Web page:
As an application of the theory developed herein, we outline the digital simulation of two pairs of piano strings. The strings are attached to a common bridge, which acts as a coupling element between them (see Fig. 7). An in-depth treatment of coupled strings can be found in [30].

To a first approximation, the bridge can be modeled as a lumped mass-spring-damper system, while for the strings, a distributed representation as waveguides is more appropriate. For the purpose of illustrating the theory in its general form, we represent each pair of strings as a single 2-variable waveguide. This approach is justified if we associate the pair with the same key in such a way that both the strings are subject to the same excitation. Actually, the matrices and of (7) can be considered to be diagonal in this case, thus allowing a description of the system as four separate scalar waveguides.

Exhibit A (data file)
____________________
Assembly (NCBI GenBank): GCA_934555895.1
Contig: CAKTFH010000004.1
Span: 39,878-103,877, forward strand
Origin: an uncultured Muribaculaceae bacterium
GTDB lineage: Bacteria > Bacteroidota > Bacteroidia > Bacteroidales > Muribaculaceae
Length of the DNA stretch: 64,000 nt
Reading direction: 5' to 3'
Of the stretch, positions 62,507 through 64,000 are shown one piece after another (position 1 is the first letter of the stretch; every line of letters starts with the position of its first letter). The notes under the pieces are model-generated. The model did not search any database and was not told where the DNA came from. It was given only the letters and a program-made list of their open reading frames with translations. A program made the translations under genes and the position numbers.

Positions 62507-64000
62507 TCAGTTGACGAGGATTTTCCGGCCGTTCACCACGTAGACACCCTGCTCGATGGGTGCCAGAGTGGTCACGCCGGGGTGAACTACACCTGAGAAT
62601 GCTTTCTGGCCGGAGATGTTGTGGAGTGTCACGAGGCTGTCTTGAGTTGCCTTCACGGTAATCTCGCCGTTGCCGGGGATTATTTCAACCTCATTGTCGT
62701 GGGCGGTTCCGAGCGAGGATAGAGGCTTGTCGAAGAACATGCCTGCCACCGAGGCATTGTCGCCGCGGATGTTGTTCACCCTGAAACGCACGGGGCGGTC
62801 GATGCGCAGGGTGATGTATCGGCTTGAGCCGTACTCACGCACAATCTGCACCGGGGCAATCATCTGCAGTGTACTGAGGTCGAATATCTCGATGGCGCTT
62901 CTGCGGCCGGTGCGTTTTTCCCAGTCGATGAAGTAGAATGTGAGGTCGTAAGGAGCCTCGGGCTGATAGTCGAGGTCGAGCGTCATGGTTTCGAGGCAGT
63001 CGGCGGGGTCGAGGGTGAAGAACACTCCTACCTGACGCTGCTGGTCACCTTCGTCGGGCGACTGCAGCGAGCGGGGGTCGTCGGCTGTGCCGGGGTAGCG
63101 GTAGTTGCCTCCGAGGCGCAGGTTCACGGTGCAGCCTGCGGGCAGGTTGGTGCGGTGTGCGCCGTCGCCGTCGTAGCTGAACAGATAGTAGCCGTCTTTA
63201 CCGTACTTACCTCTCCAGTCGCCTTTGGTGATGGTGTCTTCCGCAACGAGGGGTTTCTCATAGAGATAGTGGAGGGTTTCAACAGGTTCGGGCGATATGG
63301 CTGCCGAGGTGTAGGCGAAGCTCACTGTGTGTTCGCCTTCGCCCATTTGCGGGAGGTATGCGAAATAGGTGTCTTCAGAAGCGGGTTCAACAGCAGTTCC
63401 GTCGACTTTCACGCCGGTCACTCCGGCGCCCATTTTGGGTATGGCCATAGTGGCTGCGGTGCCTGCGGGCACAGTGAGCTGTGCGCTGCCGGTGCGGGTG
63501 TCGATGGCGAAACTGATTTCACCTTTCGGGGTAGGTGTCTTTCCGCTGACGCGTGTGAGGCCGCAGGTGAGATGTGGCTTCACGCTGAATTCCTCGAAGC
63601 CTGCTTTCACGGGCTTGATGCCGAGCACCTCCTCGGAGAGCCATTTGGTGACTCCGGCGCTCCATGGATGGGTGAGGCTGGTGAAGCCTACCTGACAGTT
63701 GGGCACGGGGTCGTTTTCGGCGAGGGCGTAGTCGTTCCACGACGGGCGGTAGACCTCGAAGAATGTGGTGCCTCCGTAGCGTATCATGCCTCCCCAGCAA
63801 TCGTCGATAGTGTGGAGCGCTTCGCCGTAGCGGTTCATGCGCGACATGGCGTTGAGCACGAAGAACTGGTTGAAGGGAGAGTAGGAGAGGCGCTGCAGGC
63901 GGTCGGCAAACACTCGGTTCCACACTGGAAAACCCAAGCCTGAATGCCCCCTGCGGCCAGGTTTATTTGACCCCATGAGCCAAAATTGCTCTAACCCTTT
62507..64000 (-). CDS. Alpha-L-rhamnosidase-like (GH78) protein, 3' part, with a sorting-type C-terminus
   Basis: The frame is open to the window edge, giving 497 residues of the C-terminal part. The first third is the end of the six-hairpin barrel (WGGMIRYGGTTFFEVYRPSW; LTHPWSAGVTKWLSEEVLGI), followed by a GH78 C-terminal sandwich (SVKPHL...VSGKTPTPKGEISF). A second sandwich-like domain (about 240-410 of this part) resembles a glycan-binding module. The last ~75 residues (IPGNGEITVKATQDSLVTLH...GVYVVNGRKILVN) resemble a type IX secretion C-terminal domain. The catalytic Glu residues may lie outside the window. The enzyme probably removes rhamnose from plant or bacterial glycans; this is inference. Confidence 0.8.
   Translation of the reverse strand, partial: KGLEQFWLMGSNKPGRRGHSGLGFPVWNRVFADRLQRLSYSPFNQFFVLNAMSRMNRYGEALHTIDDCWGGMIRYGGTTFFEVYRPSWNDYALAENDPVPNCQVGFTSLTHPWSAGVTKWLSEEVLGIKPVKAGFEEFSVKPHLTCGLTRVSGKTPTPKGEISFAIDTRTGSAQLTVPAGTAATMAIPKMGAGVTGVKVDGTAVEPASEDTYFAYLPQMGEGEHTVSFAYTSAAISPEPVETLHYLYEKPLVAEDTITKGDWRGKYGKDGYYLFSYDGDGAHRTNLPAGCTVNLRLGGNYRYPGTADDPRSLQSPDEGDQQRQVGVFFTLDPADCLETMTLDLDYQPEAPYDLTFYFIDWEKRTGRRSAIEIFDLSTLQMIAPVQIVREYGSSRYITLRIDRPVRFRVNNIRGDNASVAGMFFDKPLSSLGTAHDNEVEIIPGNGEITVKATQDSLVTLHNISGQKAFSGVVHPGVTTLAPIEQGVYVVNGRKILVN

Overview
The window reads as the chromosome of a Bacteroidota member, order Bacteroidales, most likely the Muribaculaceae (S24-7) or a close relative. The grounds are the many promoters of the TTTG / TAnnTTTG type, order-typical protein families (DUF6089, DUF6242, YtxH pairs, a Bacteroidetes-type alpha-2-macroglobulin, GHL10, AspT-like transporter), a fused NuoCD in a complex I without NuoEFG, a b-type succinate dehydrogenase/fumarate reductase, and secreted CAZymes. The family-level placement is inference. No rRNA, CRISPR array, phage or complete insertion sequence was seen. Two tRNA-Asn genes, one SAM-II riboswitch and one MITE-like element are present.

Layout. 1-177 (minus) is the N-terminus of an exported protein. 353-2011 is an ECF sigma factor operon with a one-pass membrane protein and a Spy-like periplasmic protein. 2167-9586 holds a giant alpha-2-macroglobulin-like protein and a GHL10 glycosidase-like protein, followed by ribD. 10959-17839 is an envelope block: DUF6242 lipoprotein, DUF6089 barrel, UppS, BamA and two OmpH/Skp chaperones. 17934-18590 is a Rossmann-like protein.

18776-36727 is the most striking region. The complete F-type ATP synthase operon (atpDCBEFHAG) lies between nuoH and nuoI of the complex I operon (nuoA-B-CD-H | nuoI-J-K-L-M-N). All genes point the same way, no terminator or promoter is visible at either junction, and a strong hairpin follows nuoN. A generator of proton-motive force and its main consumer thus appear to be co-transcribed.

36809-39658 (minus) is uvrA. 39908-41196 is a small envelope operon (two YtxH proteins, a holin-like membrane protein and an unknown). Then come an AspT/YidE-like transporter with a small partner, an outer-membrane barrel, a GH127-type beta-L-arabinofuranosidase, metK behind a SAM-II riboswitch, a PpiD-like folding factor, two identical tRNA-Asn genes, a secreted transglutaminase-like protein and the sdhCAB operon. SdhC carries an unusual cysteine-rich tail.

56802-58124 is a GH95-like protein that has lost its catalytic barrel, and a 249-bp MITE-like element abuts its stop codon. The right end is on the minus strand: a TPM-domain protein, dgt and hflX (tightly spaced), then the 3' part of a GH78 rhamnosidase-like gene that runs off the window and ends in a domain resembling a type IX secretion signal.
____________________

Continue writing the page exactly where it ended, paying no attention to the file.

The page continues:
The pair of strings is described by the -variable impedance
matrix

The lumped elements forming the bridge are connected in series, so
that the driving-point velocity^{} is the same for the spring,
mass, and damper:

We can derive an expression for the bridge impedances using the following relations in the Laplace-transform domain:

Equations (68) and (67) give the continuous-time load impedance

In order to move to the discrete-time domain, we may apply the bilinear transform

(72) |

We obtain

The factor in the impedance formulation of the scattering matrix (62) is given by

which is a rational function of the complex variable . The scattering matrix is given by

which can be implemented using a single second-order filter having transfer function (71).

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Center for Computer Research in Music and Acoustics (CCRMA), Stanford University

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